1001 Tips for Military Families – Tip #551


Halloween, Thanksgiving, Christmas and Everything In Between – Tip #551

Balancing my life without holidays is a daily challenge.  When you throw in holidays it can often send me over the edge.  I was blessed to have had a childhood filled with happy holiday memories – there would be parties, baking, family board game nights, and lots of laughter.  I want all of this for my children too but am trying desperately not to lose my mind or go bankrupt trying to do it.  As a child I had no idea that this required so much effort, in fact, I don’t think I gave it much thought at all until I was a parent!  Now that I am a parent, have a career and a husband that is now away Sunday night to Friday night, I realize that their holiday accomplishments were nothing short of miraculous!  For the next few months I am sure that all of us are going to be scrambling (even if you have a calm demeanor on the outside it can’t possibly be that way on the inside if you are part of a military family or any family for that matter).  Then add in that we struggle with our finances (like so many of us do) and always end up spending more than we have.  This makes for the perfect ‘stress storm’ which runs the risk of spoiling special occasions and holidays.  Last year I tried a few things to try to combat stress and over spending and they worked so I thought I would share them.

Holiday insanity

Tips:

* Do all holiday shopping in one day (per event).  Buy all Christmas presents in one weekend (it was exhausting but worth it). What happens is we get things at different times and then pick up more along the way and forget what we have and over spend.

* Get storage buckets for each holiday and only keep what you can fit into the bucket – this makes it easy to get out and easy to put away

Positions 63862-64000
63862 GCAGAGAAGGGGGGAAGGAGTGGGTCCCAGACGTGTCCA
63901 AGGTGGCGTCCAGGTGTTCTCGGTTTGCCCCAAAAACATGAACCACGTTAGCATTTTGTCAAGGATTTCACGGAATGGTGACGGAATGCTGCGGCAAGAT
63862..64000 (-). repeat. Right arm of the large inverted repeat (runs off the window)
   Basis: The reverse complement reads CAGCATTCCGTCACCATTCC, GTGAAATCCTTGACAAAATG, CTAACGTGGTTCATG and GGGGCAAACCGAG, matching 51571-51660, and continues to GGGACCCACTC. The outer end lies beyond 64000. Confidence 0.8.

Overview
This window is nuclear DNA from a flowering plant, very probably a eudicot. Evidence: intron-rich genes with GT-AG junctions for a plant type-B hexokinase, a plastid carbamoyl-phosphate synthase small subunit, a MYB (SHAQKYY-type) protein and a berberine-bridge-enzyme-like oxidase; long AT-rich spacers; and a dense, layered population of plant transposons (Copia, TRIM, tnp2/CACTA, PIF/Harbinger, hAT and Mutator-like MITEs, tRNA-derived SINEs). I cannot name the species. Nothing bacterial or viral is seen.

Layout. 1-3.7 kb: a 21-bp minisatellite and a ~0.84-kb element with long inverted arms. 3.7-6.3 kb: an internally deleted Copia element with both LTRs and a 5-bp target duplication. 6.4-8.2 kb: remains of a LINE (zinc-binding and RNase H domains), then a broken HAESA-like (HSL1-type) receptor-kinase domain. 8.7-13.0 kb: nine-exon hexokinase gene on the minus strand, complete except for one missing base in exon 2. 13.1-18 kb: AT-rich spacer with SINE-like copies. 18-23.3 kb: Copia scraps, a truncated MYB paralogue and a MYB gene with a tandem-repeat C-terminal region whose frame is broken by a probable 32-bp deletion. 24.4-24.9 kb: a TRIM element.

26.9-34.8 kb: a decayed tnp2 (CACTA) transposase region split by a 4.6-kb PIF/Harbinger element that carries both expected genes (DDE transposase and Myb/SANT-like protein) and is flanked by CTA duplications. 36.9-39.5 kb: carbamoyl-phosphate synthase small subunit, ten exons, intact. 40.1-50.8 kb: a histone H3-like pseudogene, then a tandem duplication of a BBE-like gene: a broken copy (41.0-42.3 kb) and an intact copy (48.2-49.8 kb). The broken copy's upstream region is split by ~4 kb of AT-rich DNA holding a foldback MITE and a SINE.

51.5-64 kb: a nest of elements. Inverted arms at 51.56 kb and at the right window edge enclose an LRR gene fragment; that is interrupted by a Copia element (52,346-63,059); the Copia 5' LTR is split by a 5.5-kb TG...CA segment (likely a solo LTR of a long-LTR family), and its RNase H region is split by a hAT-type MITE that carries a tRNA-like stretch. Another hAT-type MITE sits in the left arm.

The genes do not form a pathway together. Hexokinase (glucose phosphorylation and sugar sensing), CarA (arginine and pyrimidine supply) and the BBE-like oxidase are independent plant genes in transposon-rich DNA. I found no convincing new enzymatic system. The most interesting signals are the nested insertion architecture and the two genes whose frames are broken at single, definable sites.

* Wrap presents at least three weeks in advance – that means that you can be worry free and enjoy family gatherings

* Make family “To Do” lists and post them on the fridge – this way everyone sees and knows what needs to be done and who you want to do it

* Make ‘Holiday Bucket Lists’ – This will give you a sense of what is important to everyone in your family and prioritize what you all want to do

* User the “Saver” app on your phone.  Put in a budget and track all of your spending.  Stop when it says you stop so that when the holiday is over you are paying for it for months

* Make a “Jib Jab” holiday ecard for everyone – it is quick, easy and gives everyone a good laugh (JibJab.com)

* Do a weekend baking session – tell everyone (that will be helpful) to dedicate a weekend to baking and helping and get all the baking done and out of the way with a lot of helping hands

For me, the key to any holiday success is a lot of organization and planning well in advance.  Once I got into the habit of being better organized and prepared it meant that I could relax and enjoy the holiday more too.  I am not going to pretend that all stress disappears (it doesn’t), that I now stay right on budget (I don’t) or that I don’t have a good old fashioned meltdown at times (I do) but doing these things means I get more than a few seconds to see everyone else enjoying themselves and don’t end the holiday panicked about how we are going to pay for and survive the next one.

For more information about our tips, resources and books go to: www.whileyouwereaway.org

1001 Tips for Military Families – Tip #445


When You Get Back Box – Tip #445

My husband is about to leave again for at least 2 months there are some news things that we are going to give a try.  They aren’t going to make time go faster or change the fact that he is going to leave a big hole that we won’t be able to fill but it may help us with the re-integration and give us a chance to focus on thinking on something positive.  There are often times when my husband is away and we will sit at the dinner table and talk about all the things we will do when he is back.  Many of these are good ideas but also slip our minds as the weeks pass by.  We have decided to make a “When You Are Back” box.  It is going to be set up in the kitchen with cards/paper beside it and when we think of something that we want to do when he is back, we write it on the card.  When he is back he can draw cards and choose things that he wants to do with everyone.  It will be a great way for everyone to reconnect and take some of the pressure off of having to come up with ideas when he is back and life is in full swing.  By also setting a limit of 1-2 to draw a week it will not overwhelm my husband either and make him feel as though he has to make up over 8 weeks of time all of a sudden and be all things to all people instantly.